Israel's Netanyahu advances judicial changes despite uproar

Israel's Netanyahu advances judicial changes despite uproar
4 min read
20 February, 2023
The overhaul has prompted otherwise stoic former security chiefs to speak out, and even warn of civil war.
Protesters march with a cutout placard showing Minister of National Security Itamar Ben-Gvir with a gasoline jerrycan over his head during the demonstration against Netanyahu's right-wing government. [Getty]

Israel's government on Monday is pressing ahead with a contentious plan to overhaul the country's legal system, despite an unprecedented uproar that has included mass protests, warnings from military and business leaders and calls for restraint by the United States.

Thousands of demonstrators were expected to gather outside the parliament for a second straight week to rally against the plan as lawmakers prepared to hold an initial vote.

Prime Minister Benjamin Netanyahu and his allies, a collection of ultra-religious and ultranationalist lawmakers, say the plan is meant to fix a system that has given the courts and government legal advisers too much say in how legislation is crafted and decisions are made. Critics say it will upend the country's system of checks and balances and concentrate power in the hands of the prime minister. They also say that Netanyahu, who is on trial for a series of corruption charges, has a conflict of interest.

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Monday's vote on the part of the legislation is the first of three readings required for parliamentary approval. While that process is expected to take months, the vote is a sign of the coalition's determination to barrel ahead and is seen by many as an act of bad faith.

Israel's figurehead president has urged the government to freeze the legislation and seek a compromise with the opposition. Leaders in the booming tech sector have warned that weakening the judiciary could drive away investors. Tens of thousands of Israelis have been protesting in Tel Aviv and other cities each week.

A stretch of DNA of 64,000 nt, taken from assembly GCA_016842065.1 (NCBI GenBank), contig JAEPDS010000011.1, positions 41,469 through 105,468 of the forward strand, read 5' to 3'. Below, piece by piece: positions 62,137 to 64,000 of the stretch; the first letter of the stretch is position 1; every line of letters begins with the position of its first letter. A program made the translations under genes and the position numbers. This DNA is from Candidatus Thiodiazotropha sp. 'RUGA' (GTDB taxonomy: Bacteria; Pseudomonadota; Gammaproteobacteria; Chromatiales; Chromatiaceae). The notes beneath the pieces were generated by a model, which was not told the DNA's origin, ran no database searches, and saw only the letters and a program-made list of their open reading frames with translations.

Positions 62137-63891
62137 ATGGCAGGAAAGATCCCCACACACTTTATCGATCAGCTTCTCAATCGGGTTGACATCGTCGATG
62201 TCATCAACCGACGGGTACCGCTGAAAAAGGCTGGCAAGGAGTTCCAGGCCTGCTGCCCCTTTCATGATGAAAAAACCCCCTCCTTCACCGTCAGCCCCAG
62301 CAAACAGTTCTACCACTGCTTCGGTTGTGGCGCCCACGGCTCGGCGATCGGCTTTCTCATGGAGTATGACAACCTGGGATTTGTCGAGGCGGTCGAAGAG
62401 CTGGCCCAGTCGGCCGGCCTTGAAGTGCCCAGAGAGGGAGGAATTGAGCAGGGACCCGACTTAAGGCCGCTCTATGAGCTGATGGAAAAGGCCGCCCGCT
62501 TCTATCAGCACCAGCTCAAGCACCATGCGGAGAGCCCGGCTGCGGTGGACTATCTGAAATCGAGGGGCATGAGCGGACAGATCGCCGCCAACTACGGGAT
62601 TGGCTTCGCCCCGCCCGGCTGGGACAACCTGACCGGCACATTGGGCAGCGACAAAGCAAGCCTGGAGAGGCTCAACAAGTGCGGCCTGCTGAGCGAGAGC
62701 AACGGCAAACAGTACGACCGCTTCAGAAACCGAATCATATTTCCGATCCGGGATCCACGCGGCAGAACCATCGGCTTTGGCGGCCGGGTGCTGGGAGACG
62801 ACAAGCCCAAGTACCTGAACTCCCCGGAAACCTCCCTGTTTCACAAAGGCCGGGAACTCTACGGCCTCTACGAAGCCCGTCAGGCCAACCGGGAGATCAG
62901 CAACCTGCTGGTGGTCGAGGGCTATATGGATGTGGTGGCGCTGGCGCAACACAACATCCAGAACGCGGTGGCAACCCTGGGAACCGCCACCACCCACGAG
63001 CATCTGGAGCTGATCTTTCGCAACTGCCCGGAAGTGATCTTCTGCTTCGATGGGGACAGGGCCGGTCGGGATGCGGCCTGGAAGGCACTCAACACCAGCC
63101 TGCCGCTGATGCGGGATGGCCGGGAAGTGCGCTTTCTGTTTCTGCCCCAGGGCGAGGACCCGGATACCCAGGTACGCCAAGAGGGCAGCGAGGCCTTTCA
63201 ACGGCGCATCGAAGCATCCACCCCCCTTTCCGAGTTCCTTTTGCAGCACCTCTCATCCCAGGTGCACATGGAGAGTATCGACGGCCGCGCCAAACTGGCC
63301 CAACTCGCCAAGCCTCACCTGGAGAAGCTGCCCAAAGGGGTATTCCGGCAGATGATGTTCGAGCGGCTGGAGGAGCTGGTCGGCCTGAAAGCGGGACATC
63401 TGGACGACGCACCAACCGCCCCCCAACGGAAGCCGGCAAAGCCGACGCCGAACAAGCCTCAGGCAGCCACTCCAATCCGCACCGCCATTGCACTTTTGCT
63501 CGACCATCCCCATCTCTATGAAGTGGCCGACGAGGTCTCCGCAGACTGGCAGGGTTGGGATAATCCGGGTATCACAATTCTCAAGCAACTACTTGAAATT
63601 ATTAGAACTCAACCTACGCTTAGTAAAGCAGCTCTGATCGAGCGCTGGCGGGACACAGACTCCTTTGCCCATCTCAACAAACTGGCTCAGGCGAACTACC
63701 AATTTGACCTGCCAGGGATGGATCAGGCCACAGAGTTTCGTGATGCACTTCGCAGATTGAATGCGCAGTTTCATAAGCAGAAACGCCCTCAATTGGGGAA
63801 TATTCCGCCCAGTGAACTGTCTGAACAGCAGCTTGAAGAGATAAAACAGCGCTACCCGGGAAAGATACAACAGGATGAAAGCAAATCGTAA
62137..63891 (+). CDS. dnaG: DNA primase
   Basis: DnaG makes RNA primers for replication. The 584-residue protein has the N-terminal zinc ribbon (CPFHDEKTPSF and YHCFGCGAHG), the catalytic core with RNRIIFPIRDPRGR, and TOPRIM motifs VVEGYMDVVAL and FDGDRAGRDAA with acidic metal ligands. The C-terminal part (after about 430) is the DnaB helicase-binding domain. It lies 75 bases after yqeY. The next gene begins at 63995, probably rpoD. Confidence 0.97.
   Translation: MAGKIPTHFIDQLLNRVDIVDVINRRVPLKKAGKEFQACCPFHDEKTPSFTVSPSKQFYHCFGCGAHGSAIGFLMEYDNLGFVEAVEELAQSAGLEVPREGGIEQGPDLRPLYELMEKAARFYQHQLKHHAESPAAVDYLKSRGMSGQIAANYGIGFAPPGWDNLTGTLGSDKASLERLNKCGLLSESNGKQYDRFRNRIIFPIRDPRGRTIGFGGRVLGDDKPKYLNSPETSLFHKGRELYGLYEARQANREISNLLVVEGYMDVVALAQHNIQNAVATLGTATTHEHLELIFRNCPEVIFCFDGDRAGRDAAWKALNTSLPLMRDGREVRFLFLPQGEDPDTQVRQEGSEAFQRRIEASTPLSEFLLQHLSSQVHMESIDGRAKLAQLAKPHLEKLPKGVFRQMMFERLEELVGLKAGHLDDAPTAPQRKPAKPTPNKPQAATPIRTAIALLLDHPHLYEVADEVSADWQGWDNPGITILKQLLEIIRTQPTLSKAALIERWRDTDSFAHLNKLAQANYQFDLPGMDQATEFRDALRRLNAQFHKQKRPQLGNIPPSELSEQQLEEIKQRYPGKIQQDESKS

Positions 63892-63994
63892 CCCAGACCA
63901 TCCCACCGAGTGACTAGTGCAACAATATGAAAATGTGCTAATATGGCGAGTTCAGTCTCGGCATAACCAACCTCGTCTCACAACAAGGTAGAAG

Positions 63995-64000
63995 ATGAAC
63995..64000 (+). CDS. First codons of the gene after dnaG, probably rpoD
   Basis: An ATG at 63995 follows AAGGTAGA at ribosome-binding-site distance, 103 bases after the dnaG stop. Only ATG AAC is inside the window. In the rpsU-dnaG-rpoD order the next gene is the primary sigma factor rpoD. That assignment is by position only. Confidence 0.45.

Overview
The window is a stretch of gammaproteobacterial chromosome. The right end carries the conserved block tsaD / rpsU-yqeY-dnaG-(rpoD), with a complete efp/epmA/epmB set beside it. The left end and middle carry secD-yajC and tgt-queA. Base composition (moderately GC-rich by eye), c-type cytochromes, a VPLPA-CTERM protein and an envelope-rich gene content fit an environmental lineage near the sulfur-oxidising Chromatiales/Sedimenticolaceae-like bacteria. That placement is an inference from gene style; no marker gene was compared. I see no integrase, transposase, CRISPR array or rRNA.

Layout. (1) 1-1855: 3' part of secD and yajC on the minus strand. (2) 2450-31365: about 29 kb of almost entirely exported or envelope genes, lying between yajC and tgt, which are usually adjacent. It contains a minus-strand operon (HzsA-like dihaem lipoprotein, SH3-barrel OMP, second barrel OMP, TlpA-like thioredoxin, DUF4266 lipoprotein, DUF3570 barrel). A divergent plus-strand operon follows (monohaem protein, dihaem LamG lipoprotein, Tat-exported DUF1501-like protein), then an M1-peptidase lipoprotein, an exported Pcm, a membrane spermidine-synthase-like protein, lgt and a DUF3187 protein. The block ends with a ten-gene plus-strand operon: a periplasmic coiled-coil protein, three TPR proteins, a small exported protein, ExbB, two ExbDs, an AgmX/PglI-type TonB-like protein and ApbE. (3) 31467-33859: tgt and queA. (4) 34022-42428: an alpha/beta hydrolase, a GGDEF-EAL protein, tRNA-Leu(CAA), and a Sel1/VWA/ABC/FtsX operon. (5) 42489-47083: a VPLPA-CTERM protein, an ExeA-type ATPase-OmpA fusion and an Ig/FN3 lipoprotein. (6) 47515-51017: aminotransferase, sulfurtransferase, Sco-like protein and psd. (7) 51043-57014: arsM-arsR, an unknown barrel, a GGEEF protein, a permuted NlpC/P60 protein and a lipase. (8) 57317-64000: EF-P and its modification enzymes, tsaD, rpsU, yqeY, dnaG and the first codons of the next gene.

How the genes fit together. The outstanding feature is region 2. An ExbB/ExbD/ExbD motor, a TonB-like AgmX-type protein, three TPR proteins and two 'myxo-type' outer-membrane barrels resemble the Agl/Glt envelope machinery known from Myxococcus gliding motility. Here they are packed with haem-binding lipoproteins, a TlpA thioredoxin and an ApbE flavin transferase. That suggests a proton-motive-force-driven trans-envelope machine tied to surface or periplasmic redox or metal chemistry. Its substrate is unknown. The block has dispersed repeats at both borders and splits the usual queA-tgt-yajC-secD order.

Last week, some 100,000 people demonstrated outside the Knesset as a committee granted initial approval to the plan. It was the largest protest in the city in years.

The overhaul has prompted otherwise stoic former security chiefs to speak out, and even warn of civil war. In a sign of the rising emotions, a group of army veterans in their 60s and 70s stole a decommissioned tank from a war memorial site and draped it with Israel's declaration of independence before being stopped by police.

The plan has even sparked rare warnings from the US, Israel's chief ally.

US Ambassador Tom Nides told a podcast over the weekend that Israel should "pump the brakes" on the legislation and seek a consensus on reform that would protect Israel's institutions.

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His comments drew angry responses from Netanyahu's allies, telling Nides to stay out of Israel's internal affairs.

Speaking to his Cabinet on Sunday, Netanyahu dismissed suggestions that Israel's 'democracy' was under threat. 

While Israel has long claimed its democratic credentials, many have pointed out that the country could not be a democracy considering its occupation of the West Bank, the siege of Gaza and its apartheid policies towards the Palestinians. 

Israel's Palestinian citizens — who have the most to lose by the legal overhaul — have largely sat out the protests, partly because of discrimination they suffer at home and because of Israel's 55-year military occupation over their Palestinian brethren in the West Bank and Gaza. Jewish settlers in the West Bank can vote in Israeli elections and are generally protected by Israeli laws, while Palestinians in the same territory are subject to military rule and cannot vote.

Monday's parliamentary votes seek to grant the government more power over who becomes a judge. Today, a selection committee is made up of politicians, judges and lawyers — a system that proponents say promotes consensus.

The new system would give coalition lawmakers control over the appointments. Critics fear judges will be appointed based on their loyalty to the government or prime minister.

"This is dramatic," said Yaniv Roznai, co-director of the Rubinstein Center for Constitutional Challenges at Reichman University north of Tel Aviv. "If you take control of the court, then it's all over. You can make any change you want."

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A second change would bar the Supreme Court from overturning what is known as "basic laws," pieces of legislation that stand in for a constitution, which Israel does not have. Critics say that legislators will be able to dub any law a basic law, removing judicial oversight over controversial legislation.

Also planned are proposals that would give parliament the power to overturn Supreme Court rulings and control the appointment of government legal advisers. The advisers currently are professional civil servants, and critics say the new system would politicize government ministries.

Critics also fear the overhaul will grant Netanyahu an escape route from his legal woes. Netanyahu denies wrongdoing and says he is the victim of a biased judicial system on a witch hunt against him.

Israel's attorney general has barred Netanyahu from any involvement in the overhaul, saying his legal troubles create a conflict of interest. Instead, his justice minister, a close confidant, is leading the charge. On Sunday, Netanyahu called the restrictions on him "patently ridiculous."

Recent polls show that most Israelis, including many Netanyahu supporters, support halting the legislation and moving forward through consensus.